Assemblymember Cahill: Campaign Finance Reform Levels Playing Field in Elections
Assemblymember Kevin A. Cahill (D- Ulster and Dutchess Counties) announced the Assembly passed a campaign finance reform measure designed to stem the influence of special interest money on elections (A.4).
"This legislation will restore public confidence in the way elections are run in New York," Assemblymember Cahill said. "Placing limits on special interest money and publicly financing campaigns will rebuild faith in our democratic system by curtailing the influence of special interests."
The plan would provide public matching funds to candidates for statewide office who limit contributions and campaign spending. The legislation also creates an income tax check-off to help build a non-partisan, statewide campaign fund for eligible candidates. In addition, the reform measure:
- sets limits on the amount of money that can be donated to candidates or political committees
- closes loopholes that allow corporations to avoid campaign contribution limits by funneling donations through subsidiary companies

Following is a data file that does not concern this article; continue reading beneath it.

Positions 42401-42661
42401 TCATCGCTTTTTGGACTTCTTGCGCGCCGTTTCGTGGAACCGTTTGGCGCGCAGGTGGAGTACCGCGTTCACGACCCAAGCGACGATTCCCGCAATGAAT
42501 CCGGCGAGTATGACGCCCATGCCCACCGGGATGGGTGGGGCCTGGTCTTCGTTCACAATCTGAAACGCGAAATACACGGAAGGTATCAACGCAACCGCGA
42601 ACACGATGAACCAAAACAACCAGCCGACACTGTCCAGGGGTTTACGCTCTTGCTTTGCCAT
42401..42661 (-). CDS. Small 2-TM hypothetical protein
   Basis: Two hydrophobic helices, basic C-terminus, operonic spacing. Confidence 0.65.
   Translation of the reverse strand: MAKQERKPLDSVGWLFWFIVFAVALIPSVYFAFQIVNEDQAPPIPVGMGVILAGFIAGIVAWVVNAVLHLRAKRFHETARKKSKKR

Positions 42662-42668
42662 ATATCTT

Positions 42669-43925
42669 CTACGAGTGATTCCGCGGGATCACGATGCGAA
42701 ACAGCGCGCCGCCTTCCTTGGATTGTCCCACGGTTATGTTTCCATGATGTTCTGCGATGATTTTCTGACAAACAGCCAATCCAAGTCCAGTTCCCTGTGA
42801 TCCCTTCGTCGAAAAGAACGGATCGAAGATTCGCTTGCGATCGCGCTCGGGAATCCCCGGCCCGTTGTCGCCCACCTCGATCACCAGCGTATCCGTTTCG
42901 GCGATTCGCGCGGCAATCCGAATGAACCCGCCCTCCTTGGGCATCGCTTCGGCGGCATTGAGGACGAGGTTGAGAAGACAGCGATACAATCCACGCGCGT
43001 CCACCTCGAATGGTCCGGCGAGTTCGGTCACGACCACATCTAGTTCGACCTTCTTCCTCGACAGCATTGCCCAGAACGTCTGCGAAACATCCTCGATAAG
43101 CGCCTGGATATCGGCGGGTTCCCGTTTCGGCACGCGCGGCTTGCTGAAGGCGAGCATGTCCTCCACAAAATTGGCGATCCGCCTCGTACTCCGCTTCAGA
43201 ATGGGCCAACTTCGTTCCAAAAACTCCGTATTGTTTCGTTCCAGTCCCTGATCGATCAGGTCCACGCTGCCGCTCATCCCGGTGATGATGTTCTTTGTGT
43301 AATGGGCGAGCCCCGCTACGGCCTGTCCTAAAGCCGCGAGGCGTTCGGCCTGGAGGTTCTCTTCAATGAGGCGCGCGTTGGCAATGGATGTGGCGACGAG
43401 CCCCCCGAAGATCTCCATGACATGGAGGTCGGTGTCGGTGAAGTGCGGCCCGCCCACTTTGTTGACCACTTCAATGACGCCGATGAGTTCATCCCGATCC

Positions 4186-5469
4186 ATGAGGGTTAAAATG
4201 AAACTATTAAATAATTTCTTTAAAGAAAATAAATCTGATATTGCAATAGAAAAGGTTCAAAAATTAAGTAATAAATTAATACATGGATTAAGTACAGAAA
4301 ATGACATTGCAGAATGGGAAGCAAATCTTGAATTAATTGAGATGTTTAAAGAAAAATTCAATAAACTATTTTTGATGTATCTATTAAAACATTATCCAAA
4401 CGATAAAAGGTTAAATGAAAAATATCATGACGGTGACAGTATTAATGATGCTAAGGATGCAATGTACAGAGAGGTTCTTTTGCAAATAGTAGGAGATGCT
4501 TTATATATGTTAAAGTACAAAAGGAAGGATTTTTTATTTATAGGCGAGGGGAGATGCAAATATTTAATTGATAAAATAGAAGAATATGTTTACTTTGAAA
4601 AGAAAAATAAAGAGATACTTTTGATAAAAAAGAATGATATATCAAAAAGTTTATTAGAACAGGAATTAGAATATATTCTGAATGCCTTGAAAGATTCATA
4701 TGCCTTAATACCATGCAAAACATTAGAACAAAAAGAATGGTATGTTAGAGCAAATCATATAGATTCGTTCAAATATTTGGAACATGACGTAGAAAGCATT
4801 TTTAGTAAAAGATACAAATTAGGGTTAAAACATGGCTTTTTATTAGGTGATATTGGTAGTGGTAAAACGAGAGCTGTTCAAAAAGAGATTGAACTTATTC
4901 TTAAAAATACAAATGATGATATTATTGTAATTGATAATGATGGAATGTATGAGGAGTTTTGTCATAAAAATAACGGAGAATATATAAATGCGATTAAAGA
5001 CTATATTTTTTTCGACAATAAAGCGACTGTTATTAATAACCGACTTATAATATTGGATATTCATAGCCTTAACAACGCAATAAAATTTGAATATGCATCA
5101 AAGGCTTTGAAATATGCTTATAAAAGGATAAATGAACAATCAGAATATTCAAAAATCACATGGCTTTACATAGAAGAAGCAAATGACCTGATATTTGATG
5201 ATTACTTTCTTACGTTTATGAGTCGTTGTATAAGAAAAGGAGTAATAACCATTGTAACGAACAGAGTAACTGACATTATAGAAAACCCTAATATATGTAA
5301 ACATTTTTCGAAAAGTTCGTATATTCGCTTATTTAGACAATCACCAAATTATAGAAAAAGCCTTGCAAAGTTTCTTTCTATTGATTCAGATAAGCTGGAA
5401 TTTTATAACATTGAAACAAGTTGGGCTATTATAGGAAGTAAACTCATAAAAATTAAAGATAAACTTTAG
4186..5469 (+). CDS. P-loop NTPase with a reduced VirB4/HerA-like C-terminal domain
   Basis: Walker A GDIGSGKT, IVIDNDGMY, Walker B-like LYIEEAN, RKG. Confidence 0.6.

- for the first time, imposes limits on the amount of money which political parties can contribute to candidates
- bans fundraisers by state legislators or statewide candidates within 40 miles of Albany during the legislative session.
The legislation also bans unlimited "soft money" contributions to political partiesí housekeeping accounts. Those accounts are currently exempt from the contribution and receipt limitations applicable to campaign accounts.
"Democratic elections are the bedrock of our society, and we must do all we can to preserve the publicís faith in them," Assemblymember Cahill said. "The bills passed by the Assembly will help citizens participate in democracy without worrying about how much money they can raise. I strongly encourage the Senate and the governor to pass this measure."
The campaign reform measure is part of a broad package of reforms unveiled by the Assembly earlier this month.